As an avid musician myself I am often found on guitar playing boards, etc. Do you play any intruments?
I am actually in the process of working on a new song (when I have free time) right now, I have protools studio here in my office.
You have give kudos to Elvis for paying his debt to duty. These days a celebrity would probably find a way to get out of the draft (assuming we ever needed one again).
Not many public figures actually make such statements anymore, they find a way to make themselves the exception to the rule. In fact, Elvis wanted to get out of it, but Col Tom Parker insisted he had to go.
It's funny, young people now just don't get it, but back then you didn't even question your duty to country, you just did what they said you had to do. I was all hippie all the way, but somehow I think the pendulum has swung too far.
I don't play any instruments .However ,back in the late 60's to early 70's I was reviewing music for a record company before the LP's were distributed .
I've met a lot of singers /musicians over the years ,some before they became famous .
I always believed that society termed "hippie " although I considered myself to be one .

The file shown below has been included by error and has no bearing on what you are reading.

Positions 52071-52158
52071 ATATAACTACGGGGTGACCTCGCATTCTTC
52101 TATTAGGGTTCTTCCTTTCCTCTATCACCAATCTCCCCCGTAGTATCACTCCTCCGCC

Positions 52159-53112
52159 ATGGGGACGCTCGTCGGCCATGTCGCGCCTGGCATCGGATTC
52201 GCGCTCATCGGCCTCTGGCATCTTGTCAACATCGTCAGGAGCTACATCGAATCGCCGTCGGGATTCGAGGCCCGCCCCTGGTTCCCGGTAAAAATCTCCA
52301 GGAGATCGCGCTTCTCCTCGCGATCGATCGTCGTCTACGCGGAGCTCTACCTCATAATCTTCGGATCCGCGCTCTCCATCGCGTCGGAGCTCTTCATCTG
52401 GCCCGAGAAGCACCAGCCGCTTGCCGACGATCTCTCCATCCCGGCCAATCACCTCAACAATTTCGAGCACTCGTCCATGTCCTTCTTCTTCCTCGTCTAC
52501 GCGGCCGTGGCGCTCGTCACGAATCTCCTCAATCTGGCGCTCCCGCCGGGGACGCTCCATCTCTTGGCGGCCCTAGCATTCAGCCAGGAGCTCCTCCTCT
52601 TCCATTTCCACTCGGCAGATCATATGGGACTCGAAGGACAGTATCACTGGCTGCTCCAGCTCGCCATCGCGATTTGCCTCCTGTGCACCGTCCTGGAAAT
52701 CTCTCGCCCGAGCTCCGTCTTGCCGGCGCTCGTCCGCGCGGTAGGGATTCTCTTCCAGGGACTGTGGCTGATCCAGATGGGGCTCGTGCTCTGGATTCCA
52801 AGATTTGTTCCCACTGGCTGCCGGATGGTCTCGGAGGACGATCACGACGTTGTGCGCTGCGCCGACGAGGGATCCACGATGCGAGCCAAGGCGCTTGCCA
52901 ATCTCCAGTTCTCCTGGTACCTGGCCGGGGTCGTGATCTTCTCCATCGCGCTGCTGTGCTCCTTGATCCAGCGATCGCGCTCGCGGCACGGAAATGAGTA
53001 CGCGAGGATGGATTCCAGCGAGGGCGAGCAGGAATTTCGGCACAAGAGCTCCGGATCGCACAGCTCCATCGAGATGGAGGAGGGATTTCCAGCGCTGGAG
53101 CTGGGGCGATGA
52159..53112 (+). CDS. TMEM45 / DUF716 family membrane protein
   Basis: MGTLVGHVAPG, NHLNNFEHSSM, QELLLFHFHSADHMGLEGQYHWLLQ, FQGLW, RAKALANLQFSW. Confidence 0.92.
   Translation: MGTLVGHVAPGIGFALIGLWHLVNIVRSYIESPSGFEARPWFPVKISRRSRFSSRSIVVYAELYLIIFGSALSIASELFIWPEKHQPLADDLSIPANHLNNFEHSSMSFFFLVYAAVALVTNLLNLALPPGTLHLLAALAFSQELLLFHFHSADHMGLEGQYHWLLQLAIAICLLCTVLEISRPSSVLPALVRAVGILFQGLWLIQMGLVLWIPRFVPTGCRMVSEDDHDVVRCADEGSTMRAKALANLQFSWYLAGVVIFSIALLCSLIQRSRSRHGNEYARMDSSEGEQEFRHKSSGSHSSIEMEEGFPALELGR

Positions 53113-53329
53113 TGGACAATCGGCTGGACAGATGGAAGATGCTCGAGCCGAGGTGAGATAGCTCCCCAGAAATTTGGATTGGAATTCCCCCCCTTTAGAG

Henry...you are a man full of surprises..I played cornet in a garage band in the late 60's (to meet girls) when the hot groups were BST, Chicago, Ides of March..the great irony was last year on the Smooth Music Cruise I met Jim Peterik (sp?) founder of the Ides of March and got to sing "Vehicle" with him on stage at a midnight Jam session (with Greg Adams, trumpet player and founding member of Tower of Power)...what an experience I collect album covers from the 60's and frame them for art work
Paul, you are so right, Col. Parker, understood the marketing/public relations coup and the $$$$$ he could make by making Elvis join the army.but remember when Elvis was in , Vietnam had not blown up yet..today's rappers go to jail and their cd sales blow up...remember Staff Sgt Barry McGuire and his one hit "Eve of Destruction" was the only man in uniform to make $$$$..didn't Rick Nelson go in the service at his prime in the 50's also ????
Hippie was a very foreign term to me and the first Black Hippie I remember was Jimi Hendrix..saw Aretha Franklin at Essence a few years ago..a shell of her former self
things we have in common on these boards..my favorite all time groups.."The Young Rascals' featuring Felix Cavilier...one of the first great cross over bands from the 60's and Sly & The Family Stone
Yes, I have wondreed why Elvis was drafted - was the Korean war on? I know it was pre-Vietnam.
I do remember Rick Nelson did go into the army now. Probably one reason the other musicians were not so nice to him at that "Garden Party" he went to.
I liked the Rascals, as well as the early 70s horn bands like Blood Sweat & Tears, Chicago and a band called The Flock from Chicago that no one else knew about.
I was always sort of a nerd with my rocker friends because I liked horn bands and I wanted to learn how to write charts. Now I can read music (kind of rare for lead guitar players these days) and they are amazed I "figure out" solos like Something by the Beatles so fast (I just get the music). I also write songs with horn parts I play from my samplers.